The COVID 19 virus has inspired global panic. Hollywood movies have exploited the deep-seated fear we have that one day a disease could threaten humanity, and COVID-19 has the virulence to match some of these paranoid tales. People’s responses to this actual threat are based on paranoia than rational thought. There are young healthy people isolating themselves from everyone in fear of death. Stories of new deaths happening on the other side of the globe cause us to assume the grim reaper is outside our own doors.
What is the actual risk? And if we understand this, what is a reasonable and rational response as individuals, communities and as a nation?
It should be understood there are 2 things to consider. Current risk, and potential risk. At the time of writing this I have known people in self-imposed lockdown for weeks, but what is the actual risk they are hiding from? Let’s do some maths. There are currently around 780,000 known COVID19 cases worldwide. There are around 7,800,000,000 people worldwide. That’s only 0.01% of the world population known to have the disease, and in Uganda, that figure is almost certainly much lower than this.
Tragically we have seen 36,000 deaths from Coronavirus worldwide. It’s a big number, but a tiny percentage of the world’s population and the vast majority of these were old people - our demographic is of a very young population. And consider the number of deaths from much more common diseases, ones we are currently far more likely to encounter in Uganda. WHO reported an estimated 228 million cases, and 405,000 global deaths from malaria in 2018 alone, most of whom were children, most of which were in sub-Saharan Africa. Compare this to the 36,000 total deaths from Coronavirus worldwide.
So why the panic? Until Museveni effectively banned all vehicles on the road we were more likely to get run over or die in a car crash than contract the disease, let alone die from it. The concern is not the current threat, but the potential such a virulent disease may have to spread and for these numbers described to increase exponentially. A young person may have a negligible risk of becoming seriously ill from the disease, but passing it to a Jaja could be fatal. Moving between borders could take the disease into a new nation. It needs to be taken seriously.
In the UK the strategy is to slow the spread with lockdown measures such that deaths are minimized until a vaccine is found, and to reduce the strain on the health service so that it is not overwhelmed. The strategy makes sense in the UK. Coronavirus represents one of the most significant potential health threats the nation is currently facing.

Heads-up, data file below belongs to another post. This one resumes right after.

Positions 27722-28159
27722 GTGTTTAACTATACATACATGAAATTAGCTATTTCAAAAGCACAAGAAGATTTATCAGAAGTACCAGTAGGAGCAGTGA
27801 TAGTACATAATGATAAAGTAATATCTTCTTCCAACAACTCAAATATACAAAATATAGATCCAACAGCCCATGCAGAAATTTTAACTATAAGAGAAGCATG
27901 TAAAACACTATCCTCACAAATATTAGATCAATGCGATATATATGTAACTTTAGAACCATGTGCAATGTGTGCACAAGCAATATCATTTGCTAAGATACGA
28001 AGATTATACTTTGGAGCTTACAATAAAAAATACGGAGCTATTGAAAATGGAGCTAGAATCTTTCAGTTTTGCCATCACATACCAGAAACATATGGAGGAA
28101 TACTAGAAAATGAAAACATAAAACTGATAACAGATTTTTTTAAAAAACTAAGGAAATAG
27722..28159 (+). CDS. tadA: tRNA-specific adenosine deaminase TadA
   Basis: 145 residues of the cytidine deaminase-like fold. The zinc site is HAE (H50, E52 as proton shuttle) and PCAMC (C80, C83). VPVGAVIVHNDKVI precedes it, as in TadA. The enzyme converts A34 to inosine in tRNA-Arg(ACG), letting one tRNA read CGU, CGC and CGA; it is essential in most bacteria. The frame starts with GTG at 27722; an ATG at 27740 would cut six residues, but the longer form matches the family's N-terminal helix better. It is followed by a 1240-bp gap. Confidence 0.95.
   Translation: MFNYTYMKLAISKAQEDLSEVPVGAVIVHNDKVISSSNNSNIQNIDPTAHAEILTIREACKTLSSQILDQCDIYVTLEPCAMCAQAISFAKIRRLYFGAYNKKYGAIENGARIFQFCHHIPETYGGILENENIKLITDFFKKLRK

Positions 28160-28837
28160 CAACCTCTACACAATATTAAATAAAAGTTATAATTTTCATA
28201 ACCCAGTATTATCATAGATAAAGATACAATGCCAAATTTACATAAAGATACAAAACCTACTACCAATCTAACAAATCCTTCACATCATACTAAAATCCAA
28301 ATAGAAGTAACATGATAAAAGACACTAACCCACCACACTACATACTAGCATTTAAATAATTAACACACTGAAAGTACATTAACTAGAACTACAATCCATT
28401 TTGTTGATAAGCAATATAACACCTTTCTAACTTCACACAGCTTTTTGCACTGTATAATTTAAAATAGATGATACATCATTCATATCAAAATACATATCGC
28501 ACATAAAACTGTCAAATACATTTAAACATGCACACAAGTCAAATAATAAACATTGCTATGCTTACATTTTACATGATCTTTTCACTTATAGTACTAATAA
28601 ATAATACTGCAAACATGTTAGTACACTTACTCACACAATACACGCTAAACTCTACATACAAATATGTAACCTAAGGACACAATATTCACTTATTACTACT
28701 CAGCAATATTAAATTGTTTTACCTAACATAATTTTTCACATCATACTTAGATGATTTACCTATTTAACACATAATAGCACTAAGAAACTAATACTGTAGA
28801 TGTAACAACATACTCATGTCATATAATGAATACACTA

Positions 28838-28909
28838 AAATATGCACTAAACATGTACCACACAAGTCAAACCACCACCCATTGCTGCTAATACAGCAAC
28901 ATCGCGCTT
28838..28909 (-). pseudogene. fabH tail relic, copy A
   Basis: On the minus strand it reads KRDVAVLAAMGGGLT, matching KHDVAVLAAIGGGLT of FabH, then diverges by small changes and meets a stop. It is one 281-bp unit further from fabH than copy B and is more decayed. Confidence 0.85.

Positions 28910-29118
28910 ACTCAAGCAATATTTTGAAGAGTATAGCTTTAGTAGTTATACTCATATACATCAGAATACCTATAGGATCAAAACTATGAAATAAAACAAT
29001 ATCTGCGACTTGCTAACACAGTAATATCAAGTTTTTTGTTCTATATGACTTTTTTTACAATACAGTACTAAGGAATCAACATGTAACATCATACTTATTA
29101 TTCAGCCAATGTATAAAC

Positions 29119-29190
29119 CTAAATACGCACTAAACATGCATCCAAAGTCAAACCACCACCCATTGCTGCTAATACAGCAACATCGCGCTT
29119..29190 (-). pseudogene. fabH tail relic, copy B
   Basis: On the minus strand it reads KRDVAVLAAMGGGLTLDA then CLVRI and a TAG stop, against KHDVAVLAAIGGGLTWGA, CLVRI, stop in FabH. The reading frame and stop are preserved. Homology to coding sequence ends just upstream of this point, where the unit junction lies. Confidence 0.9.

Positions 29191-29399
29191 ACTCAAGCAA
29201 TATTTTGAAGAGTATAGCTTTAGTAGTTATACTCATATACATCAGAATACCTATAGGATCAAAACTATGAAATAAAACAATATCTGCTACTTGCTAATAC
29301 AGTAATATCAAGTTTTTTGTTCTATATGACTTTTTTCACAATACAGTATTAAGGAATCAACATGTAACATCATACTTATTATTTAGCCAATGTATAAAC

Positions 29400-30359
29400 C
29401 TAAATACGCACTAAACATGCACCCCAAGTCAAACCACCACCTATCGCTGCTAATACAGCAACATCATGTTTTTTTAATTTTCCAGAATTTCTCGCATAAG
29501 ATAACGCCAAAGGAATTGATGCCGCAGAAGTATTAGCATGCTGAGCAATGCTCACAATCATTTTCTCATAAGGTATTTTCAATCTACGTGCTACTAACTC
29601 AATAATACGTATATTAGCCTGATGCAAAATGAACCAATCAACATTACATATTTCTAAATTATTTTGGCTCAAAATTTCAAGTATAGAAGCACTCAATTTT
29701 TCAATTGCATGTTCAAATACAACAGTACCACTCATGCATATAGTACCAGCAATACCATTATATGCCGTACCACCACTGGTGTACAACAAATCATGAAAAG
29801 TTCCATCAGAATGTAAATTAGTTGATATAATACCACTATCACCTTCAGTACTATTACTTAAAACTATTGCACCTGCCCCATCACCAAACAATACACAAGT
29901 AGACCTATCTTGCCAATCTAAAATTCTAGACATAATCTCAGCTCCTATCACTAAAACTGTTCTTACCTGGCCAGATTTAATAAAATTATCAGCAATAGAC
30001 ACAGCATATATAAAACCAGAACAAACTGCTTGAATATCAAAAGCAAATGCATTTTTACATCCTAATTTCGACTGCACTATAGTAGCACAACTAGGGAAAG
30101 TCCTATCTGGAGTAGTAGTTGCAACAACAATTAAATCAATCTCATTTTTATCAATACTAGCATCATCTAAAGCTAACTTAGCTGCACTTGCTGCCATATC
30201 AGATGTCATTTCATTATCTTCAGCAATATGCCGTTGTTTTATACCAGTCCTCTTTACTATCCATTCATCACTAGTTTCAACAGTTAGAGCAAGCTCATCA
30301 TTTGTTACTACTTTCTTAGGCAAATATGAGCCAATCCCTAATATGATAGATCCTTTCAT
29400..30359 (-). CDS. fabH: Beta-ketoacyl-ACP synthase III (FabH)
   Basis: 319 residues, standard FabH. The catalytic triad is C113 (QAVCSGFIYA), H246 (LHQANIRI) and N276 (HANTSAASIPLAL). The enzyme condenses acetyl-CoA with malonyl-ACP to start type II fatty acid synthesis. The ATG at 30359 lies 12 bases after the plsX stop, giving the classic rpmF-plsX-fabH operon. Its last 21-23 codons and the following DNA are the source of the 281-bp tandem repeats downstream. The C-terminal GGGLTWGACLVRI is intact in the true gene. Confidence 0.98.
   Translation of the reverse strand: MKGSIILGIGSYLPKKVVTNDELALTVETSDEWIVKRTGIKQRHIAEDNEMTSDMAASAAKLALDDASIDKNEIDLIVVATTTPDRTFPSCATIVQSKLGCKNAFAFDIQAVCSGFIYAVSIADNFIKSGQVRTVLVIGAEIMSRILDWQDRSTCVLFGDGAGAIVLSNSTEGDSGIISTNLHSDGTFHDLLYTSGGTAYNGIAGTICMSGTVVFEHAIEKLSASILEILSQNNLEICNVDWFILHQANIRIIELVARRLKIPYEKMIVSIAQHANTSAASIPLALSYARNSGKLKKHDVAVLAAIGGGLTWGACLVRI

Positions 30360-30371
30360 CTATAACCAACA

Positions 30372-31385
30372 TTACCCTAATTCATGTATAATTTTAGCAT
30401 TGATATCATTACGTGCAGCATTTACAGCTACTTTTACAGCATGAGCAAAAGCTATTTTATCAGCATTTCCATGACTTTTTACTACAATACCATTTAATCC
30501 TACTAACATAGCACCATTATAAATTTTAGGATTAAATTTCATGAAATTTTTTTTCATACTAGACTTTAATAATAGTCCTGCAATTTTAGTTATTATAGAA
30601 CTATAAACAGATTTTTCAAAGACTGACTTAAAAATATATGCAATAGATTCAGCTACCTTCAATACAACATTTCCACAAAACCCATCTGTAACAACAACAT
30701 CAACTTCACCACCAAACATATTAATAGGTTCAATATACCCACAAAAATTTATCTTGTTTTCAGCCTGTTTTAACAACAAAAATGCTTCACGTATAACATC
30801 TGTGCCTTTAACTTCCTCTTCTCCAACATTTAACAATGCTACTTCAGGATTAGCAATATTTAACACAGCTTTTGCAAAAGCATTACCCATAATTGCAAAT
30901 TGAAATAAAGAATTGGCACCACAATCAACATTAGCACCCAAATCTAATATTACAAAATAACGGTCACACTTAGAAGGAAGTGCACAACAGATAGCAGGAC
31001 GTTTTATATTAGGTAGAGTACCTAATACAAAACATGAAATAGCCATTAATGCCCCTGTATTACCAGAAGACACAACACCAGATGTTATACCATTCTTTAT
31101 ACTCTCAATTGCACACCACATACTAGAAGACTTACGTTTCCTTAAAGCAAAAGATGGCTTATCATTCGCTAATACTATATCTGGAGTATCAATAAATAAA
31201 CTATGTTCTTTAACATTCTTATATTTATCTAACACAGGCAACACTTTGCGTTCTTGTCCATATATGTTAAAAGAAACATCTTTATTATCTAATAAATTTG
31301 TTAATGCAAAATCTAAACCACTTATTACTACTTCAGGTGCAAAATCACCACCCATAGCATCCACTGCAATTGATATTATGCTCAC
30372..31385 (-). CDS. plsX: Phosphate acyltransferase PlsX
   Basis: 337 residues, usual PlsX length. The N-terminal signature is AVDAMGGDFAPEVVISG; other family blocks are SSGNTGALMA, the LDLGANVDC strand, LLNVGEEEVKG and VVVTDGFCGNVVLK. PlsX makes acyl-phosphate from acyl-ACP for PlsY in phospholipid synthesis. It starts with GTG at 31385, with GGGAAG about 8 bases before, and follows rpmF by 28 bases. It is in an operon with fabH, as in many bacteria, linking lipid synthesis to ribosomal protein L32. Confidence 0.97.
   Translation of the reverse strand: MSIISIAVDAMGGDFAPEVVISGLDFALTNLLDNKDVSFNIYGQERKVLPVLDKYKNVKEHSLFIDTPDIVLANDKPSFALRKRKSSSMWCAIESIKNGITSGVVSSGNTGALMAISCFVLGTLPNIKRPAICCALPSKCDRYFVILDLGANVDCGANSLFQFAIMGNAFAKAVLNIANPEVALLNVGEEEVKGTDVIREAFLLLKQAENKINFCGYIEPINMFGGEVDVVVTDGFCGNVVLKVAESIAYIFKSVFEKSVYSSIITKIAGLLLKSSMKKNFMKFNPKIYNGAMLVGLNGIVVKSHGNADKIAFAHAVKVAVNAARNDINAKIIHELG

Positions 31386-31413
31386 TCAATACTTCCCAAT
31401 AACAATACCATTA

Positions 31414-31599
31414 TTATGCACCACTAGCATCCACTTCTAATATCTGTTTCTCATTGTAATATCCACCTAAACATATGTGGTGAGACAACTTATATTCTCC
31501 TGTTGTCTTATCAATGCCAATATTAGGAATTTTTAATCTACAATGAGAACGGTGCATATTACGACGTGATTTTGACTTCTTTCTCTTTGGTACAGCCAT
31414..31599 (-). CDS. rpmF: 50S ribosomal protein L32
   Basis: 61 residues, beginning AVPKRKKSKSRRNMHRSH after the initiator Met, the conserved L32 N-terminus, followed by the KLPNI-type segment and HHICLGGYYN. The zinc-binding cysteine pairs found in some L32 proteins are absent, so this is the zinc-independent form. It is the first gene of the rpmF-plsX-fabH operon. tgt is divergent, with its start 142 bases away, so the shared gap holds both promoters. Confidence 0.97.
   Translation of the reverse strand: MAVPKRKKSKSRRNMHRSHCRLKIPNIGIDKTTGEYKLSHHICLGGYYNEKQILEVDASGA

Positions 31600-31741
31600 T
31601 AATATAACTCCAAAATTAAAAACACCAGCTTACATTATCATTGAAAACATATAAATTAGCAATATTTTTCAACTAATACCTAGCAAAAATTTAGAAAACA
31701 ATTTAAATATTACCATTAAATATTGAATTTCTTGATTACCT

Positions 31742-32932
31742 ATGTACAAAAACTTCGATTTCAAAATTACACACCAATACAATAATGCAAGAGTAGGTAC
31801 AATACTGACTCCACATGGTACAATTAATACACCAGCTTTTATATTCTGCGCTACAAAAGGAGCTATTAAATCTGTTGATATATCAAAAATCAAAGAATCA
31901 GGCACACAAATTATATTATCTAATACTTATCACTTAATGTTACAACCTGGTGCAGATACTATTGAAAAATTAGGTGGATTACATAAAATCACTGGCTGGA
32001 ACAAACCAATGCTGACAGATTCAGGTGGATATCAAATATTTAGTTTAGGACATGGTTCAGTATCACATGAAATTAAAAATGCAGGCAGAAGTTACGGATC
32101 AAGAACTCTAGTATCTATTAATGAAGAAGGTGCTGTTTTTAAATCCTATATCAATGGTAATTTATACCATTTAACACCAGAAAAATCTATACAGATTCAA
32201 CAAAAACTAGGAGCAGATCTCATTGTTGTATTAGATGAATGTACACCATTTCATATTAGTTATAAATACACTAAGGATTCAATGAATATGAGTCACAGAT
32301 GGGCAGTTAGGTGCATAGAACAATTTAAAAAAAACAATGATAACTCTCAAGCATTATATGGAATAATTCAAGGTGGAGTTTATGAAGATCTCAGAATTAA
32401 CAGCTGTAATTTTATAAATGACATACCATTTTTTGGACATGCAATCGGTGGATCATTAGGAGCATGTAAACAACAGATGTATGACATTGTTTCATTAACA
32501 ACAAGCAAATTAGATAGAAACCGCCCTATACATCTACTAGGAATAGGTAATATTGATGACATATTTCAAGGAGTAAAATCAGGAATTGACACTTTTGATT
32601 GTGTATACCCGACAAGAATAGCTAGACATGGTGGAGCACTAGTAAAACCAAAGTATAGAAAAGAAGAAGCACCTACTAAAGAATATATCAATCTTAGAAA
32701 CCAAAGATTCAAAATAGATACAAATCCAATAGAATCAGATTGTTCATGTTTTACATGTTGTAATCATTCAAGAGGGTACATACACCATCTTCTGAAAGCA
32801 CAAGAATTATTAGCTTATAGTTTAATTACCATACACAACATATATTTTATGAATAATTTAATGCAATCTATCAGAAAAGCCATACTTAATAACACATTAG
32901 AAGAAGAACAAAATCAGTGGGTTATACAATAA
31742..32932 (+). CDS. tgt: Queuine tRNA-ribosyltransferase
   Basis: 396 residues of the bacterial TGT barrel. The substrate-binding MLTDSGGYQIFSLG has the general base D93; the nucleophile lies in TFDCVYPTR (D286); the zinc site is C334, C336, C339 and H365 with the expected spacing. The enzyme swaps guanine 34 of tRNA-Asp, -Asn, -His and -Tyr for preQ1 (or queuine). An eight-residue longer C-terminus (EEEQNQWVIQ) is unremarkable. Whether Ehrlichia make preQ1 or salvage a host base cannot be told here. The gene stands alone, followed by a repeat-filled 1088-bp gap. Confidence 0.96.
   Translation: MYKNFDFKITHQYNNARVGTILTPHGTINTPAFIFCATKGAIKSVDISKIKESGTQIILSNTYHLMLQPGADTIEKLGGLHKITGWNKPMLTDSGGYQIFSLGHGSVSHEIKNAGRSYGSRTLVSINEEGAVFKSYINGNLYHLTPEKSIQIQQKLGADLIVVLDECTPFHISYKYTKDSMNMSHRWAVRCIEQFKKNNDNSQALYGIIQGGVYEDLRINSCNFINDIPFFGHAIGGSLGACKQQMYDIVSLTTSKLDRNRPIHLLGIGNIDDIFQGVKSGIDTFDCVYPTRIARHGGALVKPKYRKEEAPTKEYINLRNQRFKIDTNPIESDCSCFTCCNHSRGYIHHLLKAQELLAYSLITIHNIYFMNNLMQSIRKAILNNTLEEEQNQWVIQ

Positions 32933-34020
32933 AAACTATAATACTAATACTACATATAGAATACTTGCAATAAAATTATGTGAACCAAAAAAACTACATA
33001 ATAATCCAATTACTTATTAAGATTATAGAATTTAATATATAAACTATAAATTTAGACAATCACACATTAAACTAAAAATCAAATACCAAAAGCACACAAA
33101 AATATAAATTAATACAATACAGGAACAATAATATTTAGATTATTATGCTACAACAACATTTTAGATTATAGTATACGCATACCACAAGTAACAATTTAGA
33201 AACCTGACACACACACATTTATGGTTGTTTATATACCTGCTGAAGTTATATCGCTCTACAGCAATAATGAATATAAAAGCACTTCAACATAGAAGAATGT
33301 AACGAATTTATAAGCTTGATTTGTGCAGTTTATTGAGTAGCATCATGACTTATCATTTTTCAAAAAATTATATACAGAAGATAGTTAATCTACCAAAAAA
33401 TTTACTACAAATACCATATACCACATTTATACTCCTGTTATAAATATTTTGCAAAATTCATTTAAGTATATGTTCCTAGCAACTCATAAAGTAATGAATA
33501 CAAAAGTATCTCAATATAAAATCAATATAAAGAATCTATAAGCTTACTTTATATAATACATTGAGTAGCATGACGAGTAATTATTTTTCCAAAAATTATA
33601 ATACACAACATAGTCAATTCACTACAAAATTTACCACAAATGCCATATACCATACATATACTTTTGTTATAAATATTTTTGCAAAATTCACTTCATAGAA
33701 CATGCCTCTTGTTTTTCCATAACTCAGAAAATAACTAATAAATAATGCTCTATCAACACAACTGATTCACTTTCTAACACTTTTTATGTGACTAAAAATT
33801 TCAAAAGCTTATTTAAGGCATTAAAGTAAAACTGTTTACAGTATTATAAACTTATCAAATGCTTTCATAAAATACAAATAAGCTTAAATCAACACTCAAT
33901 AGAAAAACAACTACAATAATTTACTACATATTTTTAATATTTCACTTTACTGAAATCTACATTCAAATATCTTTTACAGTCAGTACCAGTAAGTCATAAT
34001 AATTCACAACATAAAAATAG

But is Uganda correct in taking our cue from the west in this instance? Coronavirus is not the biggest threat facing our health service. Malaria, TB, HIV have not gone away. We have stopped people from being able to travel. What happens if a child gets sick with malaria today? Isn’t there a very real risk that the parents will not be able to get that child to treatment? There is a very real danger of these lockdown measures being a direct cause of death for a child in that situation. Add to this the huge impact on those already affected by poverty. How does a laborer who is paid daily feed his family if he is unable to get to work? In the UK no one will die from starvation due to their lockdown, and those who can’t work are still being guaranteed 80% of their income by the government. Clearly no such support is possible from the Ugandan government, and people do already die from poverty here. And God helps any mother who is expecting a new arrival soon.
The response considers the pandemic as the only factor to address and ignores all other current and potential threats. We need to be responsible as global citizens to control this disease. Sensible measures, of course, need to be taken; keep social distancing, stay home when you can, close places of worship, even schools, keep borders locked down, wash hands. But those measures that negatively impact our economy or access to health services, and which put the most vulnerable at the greatest risk are dangerous and should be reconsidered urgently.
COVID-19 is an ongoing pandemic of coronavirus disease, caused by severe acute respiratory syndrome coronavirus. The outbreak started in Wuhan, Hubei Province, China, in December 2019. The World Health Organization (WHO) declared the outbreak to be a Public Health Emergency of International Concern on 30 January 2020 and recognised it as a pandemic on 11 March 2020. As of today 4 April 2020, more than 1,026,974 cases of COVID-19 have been reported in more than 190 countries and 200 territories, resulting in more than 53,975 deaths. More than 217,433 people have recovered.
As of today 15:30 pm, 4th April, 2020 United States of America has the highest number of confirmed cases ie 245,573 cases, Italy has the highest number of deaths ie 13,915 deaths and Chain has the highest number of recovered patients ie 76,741.